James Beard Publication of the Year 2017

A Neutral Bar in a Divided City

A Neutral Bar in a Divided City

Wine in Mostar

I quickened my pace as I left the fishermen’s spot below the Ottoman bridge, seeking shelter from the rain that had just begun to fall and the incessant pickup artists that had appeared before sunset. I walked into the first bar I stumbled upon after climbing the stone stairs to the cobblestoned alley.

It was a typical pub in an atypical setting, and at first that was the only thing that struck me. With its small stage, wooden tables, stickers from unknown blues bands, and ceilings covered in flags from all over the world, The Black Dog Pub looked like any other expat pub in the Balkans, but it didn’t look like any other bar in Mostar. The area surrounding the bridge, the Stari Most, had been destroyed during the Croat-Bosniak War in the early 90s and was still being rebuilt. It seemed to consist mainly of touristy wannabe Ottoman restaurants in rebuilt Turkish houses. The pub was a stark departure from that.

I took a seat in the bar and ordered a glass of white wine, quickly realizing I should have gone for a craft beer from the local Old Bridgz Brewery instead. The bartender Stephen struck up conversation; he was the owner of the bar, a 40-something expat from Seattle. He’d come to the country in 1994 to work in emergency medicine, married a woman when the war was over, and decided to stay after the divorce.

Unlike the rest of the city, the bar was busy. I asked Stephen how he managed to draw such a crowd despite the tourist season being months away and the streets nearly empty.

“Locals come here, it’s the only foreign-owned bar in the city,” he shrugged before leaving the bar to welcome some regulars.

It took me a moment to connect the dots. I knew Mostar was divided by more than the river that cut though the city; the ethnic and religious divide runs much deeper than the Neretva. More than 20 years after the war ended, the west bank is still held by Croats while Muslim Bosniaks hold the east. Both parties have resisted foreign pressure and initiatives to reintegrate. The city, with a population of just over 100,000, has two universities, two postal networks, two electricity companies, two phone networks, and two utility services. As Stephen told me when he returned, it also has two sets of bars: those that Croats frequent, and those that mainly cater to the Muslim Bosniaks. He welcomed everyone, and that’s why he was always busy, he said. A young guy behind the bar nodded supportingly.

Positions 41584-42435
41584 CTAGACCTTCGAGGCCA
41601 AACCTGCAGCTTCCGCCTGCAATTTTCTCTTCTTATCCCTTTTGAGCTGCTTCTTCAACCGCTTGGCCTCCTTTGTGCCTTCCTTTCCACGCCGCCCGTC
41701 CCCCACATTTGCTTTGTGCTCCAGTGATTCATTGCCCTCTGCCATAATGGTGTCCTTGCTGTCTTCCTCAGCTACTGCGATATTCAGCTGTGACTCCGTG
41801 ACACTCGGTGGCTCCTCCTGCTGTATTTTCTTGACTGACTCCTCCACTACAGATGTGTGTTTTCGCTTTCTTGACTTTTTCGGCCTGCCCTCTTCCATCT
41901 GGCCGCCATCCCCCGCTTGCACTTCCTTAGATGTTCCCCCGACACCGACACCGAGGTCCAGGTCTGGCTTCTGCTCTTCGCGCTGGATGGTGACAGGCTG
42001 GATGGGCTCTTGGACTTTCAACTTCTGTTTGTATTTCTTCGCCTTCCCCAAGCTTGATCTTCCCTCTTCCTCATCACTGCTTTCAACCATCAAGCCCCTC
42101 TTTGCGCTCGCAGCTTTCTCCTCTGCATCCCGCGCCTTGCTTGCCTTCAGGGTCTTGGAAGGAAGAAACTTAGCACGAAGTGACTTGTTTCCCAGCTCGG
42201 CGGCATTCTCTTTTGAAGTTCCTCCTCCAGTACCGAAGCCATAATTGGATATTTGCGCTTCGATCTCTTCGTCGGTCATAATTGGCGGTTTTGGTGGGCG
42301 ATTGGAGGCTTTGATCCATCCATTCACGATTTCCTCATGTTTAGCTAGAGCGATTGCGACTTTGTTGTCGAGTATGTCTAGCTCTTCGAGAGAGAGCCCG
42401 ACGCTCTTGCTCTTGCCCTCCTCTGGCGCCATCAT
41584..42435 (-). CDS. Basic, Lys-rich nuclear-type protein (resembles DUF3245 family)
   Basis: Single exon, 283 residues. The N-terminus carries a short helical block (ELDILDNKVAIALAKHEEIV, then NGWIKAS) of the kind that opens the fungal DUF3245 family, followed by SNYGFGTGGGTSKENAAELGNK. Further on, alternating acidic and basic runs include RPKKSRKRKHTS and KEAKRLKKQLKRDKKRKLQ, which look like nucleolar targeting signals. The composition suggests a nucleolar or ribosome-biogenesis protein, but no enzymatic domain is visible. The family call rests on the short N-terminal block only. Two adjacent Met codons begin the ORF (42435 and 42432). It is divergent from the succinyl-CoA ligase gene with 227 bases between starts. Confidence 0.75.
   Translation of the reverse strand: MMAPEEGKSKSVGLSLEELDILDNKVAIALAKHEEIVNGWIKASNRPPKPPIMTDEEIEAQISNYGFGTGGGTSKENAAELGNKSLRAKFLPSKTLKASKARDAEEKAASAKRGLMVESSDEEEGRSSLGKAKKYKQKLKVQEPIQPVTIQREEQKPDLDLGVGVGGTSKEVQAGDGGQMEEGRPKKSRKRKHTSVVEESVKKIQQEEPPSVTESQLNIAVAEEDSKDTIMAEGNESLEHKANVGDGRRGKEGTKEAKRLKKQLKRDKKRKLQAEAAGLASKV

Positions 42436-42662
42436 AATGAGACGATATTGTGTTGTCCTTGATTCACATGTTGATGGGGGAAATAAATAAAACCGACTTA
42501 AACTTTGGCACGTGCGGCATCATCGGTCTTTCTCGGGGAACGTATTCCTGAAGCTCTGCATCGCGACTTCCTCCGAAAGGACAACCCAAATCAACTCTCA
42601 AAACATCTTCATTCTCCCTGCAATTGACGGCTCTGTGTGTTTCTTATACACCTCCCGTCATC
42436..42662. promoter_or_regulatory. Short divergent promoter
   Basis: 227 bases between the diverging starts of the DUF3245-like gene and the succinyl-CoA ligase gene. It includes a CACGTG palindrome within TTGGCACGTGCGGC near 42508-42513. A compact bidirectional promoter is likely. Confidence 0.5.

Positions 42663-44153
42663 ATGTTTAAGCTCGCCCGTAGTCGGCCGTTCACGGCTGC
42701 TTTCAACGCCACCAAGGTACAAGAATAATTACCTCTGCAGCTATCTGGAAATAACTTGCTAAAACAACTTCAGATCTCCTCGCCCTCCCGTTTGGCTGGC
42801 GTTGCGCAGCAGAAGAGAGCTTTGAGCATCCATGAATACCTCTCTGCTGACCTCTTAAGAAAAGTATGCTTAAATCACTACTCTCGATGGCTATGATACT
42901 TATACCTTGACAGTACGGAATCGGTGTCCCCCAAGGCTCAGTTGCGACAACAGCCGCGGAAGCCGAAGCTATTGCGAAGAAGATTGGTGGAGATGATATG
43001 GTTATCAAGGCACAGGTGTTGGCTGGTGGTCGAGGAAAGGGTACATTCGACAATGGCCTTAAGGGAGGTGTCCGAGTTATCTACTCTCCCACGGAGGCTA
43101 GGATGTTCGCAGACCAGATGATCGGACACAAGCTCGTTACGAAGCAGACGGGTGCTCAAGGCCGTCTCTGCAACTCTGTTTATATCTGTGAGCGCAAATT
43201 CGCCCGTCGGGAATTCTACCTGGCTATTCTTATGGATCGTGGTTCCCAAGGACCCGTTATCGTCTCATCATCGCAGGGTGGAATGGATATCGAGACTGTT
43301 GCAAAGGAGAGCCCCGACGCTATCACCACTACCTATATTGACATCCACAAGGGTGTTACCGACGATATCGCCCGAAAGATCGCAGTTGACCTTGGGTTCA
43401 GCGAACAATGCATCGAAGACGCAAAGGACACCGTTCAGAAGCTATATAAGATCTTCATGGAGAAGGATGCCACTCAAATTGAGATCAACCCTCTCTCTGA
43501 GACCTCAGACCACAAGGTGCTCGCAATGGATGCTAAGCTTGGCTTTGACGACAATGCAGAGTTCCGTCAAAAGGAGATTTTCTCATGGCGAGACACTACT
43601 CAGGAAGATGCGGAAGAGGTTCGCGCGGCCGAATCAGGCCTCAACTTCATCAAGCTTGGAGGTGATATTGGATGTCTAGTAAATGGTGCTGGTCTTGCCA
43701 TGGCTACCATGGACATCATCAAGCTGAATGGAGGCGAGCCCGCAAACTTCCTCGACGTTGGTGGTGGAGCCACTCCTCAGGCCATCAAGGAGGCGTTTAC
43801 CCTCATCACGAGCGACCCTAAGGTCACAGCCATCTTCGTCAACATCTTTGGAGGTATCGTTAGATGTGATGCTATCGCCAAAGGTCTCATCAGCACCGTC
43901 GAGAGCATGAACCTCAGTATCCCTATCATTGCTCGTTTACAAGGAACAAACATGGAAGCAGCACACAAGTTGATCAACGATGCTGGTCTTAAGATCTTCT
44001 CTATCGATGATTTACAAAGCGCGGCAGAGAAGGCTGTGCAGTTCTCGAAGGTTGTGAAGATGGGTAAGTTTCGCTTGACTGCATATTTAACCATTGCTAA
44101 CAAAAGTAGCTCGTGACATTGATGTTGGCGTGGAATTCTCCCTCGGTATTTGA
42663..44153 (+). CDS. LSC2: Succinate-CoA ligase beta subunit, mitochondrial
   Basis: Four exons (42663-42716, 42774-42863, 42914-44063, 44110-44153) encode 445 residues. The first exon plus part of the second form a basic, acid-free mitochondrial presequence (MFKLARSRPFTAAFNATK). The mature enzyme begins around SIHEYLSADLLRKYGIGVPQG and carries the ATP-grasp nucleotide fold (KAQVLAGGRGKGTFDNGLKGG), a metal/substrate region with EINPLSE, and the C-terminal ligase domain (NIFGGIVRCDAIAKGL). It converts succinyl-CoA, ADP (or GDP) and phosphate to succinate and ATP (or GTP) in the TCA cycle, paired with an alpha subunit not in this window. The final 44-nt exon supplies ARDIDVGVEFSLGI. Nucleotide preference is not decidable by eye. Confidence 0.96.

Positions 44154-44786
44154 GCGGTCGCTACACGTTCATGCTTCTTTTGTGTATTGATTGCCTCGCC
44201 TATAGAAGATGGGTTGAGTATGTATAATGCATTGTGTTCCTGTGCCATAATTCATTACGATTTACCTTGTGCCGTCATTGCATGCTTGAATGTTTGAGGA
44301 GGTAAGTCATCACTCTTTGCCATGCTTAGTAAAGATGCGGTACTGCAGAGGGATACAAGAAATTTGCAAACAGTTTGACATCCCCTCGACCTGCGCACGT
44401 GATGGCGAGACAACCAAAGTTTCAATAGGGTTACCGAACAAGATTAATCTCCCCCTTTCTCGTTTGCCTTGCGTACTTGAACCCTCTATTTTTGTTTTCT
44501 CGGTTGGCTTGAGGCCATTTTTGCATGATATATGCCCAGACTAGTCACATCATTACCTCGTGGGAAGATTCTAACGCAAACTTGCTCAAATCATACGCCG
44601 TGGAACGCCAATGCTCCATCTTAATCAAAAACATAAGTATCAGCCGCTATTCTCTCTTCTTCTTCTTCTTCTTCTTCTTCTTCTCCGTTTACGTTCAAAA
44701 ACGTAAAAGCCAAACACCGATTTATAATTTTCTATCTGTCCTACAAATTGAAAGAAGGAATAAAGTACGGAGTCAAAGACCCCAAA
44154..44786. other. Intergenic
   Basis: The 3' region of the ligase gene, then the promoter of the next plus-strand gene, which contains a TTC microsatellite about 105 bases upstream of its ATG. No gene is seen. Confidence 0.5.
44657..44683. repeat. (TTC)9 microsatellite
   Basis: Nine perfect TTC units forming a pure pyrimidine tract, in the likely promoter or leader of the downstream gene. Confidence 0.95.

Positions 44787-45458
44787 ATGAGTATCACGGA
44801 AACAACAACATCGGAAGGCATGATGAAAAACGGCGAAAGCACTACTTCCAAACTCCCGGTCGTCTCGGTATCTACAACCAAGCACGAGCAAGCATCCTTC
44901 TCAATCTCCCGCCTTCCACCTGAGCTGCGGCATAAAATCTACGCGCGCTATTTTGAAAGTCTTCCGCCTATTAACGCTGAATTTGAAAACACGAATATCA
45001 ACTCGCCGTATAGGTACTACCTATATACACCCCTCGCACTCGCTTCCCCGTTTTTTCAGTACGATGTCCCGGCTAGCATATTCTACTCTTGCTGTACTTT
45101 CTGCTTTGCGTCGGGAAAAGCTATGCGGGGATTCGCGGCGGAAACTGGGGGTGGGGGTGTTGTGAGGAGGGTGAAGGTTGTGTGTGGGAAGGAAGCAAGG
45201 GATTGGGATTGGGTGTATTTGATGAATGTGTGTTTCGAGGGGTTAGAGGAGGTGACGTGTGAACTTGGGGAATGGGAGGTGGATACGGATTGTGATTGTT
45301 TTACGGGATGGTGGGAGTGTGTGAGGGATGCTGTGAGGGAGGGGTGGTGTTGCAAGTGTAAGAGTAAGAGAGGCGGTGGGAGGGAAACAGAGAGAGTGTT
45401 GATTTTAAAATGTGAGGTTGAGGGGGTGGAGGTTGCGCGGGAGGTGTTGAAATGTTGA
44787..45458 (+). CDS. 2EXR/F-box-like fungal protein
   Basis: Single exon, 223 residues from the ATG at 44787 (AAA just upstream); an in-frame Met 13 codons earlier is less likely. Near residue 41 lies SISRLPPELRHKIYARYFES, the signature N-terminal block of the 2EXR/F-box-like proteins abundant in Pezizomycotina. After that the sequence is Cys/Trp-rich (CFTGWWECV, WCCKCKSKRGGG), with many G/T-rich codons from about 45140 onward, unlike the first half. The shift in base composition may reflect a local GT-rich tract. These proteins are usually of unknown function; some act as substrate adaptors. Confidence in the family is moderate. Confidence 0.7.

“Because the owner is foreign, not Muslim or Croatian, everyone can come here and they don’t need to worry about anything,” the bartender, Saša, an Orthodox Serb, said. “It’s different times now; the city isn’t as divided, but sometimes we still worry when we go to a bar on the other side of the river. We still go, but we do worry.” The Black Dog Pub is popular for another reason, he added when Stephen had gone to greet another regular; it’s one of only two or three bars that stay open throughout the winter.

I emptied my glass of wine and left the bar. The rain had increased while the pickup artists had either gotten lucky or gone home; the streets were all but empty. I paused for a moment when I crossed the bridge, its wet stones slippery from the rain. They were bright and clean, their pristine state revealing how new they were. The bridge had been rebuilt 10 years after it was destroyed by Croatian artillery shells. When it reopened in 2004, UNESCO hailed it as a symbol of reconciliation and peaceful coexistence. The cultural divide, which dated to long before the destruction of the bridge, would take longer to mend.

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